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Calculated Responses: One Key to Getting the Results You Want

This article was selected for you by Brian Stallcop, CFP®

Key Takeaways


  • Highly successful people tend to think through their options and the consequences of various courses of action in order to arrive at the most beneficial approach.
  • Understanding the trigger event that creates the emotional reaction is a foundational step.
  • Enlisting the right people for help and guidance can improve the ultimate outcome.
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Regardless of how wealthy or successful you are, you share at least one thing in common with multimillionaires and billionaires: You have a set of nerve clusters located on each side of your brain’s thalamus that together make up what’s called the limbic system.

Thanks to your limbic system, situations that create tension, worry and conflict will produce emotional reactions in you. It’s natural. However, when it comes to things like reaching goals, achieving great success and generating sizable wealth, it is not the natural emotions you feel but how you train yourself to react to them that can make all the difference in your end results.

And guess what? We find that the most successful people pretty consistently react to stressful scenarios in fundamentally different ways than do the rest of us. Here’s what they do—and how you can emulate their approach as you go after your own key goals and confront your own specific challenges in business and in life.

Reactions to stressful moments

Before diving into the differences, consider your responses to a few questions:

  • You’re cruising down the highway when another driver pulls into your lane without warning, cutting you off. What do you feel? How do you respond?

  • You discover your child has a drug problem. What do you feel? How do you respond?

  • A competitor sues you in an attempt to ruin your reputation—and your business. What do you feel? How do you respond?

  • A deceitful employee sues you for sexual harassment in what you believe is an attempt to avoid fraud charges. What do you feel? How do you respond?

  • A somewhat distant family member, who is in poor financial shape, asks for money. What do you feel? How do you respond?
Calculated Responses One Key to Getting the Results You Want
Calculated Responses: One Key to Getting the Results You Want

As noted, billionaires and other highly affluent people will have emotional reactions to such situations—just like everybody else. However, instead of reacting impulsively, they are known for their calculated responses. Their feelings may influence their decisions, but their actions are very likely to be deliberate and well thought out. In professional and personal situations, they think through their options and the consequences of various courses of action in order to arrive at the most strategically, tactically beneficial approach.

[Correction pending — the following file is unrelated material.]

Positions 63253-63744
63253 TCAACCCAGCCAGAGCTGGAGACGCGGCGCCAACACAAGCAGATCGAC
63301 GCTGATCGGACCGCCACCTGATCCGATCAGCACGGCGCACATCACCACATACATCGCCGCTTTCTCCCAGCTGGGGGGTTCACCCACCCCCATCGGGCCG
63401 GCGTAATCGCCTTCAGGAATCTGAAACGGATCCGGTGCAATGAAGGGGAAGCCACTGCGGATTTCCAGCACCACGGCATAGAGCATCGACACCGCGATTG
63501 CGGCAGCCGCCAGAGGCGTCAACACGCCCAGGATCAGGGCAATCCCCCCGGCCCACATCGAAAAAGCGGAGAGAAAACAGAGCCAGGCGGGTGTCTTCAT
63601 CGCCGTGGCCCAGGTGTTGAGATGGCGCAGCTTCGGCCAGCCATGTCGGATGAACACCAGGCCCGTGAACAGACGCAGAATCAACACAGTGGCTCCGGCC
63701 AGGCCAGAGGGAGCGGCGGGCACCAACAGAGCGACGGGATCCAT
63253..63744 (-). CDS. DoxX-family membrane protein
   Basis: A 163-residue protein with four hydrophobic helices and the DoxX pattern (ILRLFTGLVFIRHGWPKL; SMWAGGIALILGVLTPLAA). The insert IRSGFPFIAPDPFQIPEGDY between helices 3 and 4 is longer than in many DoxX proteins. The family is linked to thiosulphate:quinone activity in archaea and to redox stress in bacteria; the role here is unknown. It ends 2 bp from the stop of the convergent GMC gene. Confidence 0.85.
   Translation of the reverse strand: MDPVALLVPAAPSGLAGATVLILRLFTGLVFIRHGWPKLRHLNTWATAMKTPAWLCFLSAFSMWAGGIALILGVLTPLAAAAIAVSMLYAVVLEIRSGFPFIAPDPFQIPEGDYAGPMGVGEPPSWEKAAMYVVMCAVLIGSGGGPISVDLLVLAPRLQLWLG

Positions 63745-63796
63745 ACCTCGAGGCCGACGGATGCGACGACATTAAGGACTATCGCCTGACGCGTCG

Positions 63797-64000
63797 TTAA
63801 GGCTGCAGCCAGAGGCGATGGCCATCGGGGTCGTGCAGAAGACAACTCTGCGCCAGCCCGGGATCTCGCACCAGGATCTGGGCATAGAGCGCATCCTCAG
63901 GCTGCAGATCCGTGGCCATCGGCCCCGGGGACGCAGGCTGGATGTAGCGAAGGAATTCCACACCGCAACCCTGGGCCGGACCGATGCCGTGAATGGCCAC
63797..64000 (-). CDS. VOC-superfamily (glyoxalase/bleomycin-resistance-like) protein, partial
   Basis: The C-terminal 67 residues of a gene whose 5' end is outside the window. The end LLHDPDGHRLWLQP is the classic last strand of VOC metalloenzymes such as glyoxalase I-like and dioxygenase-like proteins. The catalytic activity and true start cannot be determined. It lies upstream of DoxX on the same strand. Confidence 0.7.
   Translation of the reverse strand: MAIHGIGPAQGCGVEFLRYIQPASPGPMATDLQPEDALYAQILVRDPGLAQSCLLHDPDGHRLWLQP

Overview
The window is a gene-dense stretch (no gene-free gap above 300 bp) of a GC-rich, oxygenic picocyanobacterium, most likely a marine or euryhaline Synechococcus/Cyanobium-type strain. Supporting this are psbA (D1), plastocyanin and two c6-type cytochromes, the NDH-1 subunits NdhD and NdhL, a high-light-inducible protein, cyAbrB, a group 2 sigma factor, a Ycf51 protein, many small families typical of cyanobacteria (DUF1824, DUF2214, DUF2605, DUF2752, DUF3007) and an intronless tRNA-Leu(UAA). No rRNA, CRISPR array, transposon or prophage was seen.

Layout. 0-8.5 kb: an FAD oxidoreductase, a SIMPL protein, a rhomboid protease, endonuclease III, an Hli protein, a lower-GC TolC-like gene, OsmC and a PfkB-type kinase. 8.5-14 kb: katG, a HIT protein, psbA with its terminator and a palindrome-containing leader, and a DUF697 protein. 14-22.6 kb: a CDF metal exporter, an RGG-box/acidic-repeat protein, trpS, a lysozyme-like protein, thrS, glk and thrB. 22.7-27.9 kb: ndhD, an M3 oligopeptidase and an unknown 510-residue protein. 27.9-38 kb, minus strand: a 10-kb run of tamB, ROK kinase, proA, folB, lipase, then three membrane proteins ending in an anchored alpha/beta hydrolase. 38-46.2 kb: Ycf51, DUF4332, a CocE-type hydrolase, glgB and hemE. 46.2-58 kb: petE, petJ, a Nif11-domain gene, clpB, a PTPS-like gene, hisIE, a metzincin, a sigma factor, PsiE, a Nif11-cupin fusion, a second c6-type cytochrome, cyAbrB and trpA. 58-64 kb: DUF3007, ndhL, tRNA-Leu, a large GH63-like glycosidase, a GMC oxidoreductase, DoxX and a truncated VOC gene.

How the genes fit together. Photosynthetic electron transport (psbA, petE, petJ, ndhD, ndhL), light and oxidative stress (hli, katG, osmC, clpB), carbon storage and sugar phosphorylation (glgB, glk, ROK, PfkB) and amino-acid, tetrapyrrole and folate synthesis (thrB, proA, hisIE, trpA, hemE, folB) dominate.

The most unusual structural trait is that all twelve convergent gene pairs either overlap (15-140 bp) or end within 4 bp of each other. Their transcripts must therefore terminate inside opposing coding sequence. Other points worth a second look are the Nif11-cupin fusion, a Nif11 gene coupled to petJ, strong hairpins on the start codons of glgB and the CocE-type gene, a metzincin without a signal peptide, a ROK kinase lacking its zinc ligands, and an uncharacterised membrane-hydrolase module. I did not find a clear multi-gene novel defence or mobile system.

Creating calculated responses

By design, calculated responses are about being in control and making sure your behavior is directed toward the outcome you desire. Based on extensive experience working with the Super Rich (those with a net worth of at least $500 million), we see they tend to follow a specific approach that helps them consistently respond in a calculated way (see Exhibit 3).

Calculated Responses: One Key to Getting the Results You Want

Let’s take a closer look. It all starts with a trigger event—for example, you learn that your partner is taking steps to throw you out of your company, or you discover your spouse is having an affair.

When something significant happens in your life, your aforementioned limbic system kicks in and you have an emotional reaction. You might feel fear, annoyance, anxiety, frustration, anger, happiness or some combination of these or other emotions.

The Super Rich will feel such emotions, too. What contributes to their success (business, financial or otherwise) is that they rarely act reflexively. Doing so would often put them in a bad position. In effect, they have circuit breakers that stop them from immediately responding in careless ways. Instead, they take a step back and carefully assess situations—making sure they have a deep understanding of what is occurring and why. For instance, they will look to see if there are important things happening that they are not aware of.

Armed with a solid understanding of the trigger event, the Super Rich then evaluate alternative courses of action. They consider all their viable options in terms of how well those options meet their professional and personal goals and agendas. Their values also play a big role in their responses.

In deciding on a particular calculated response, the Super Rich project out the results they expect to attain—estimating the short-term and long-term consequences.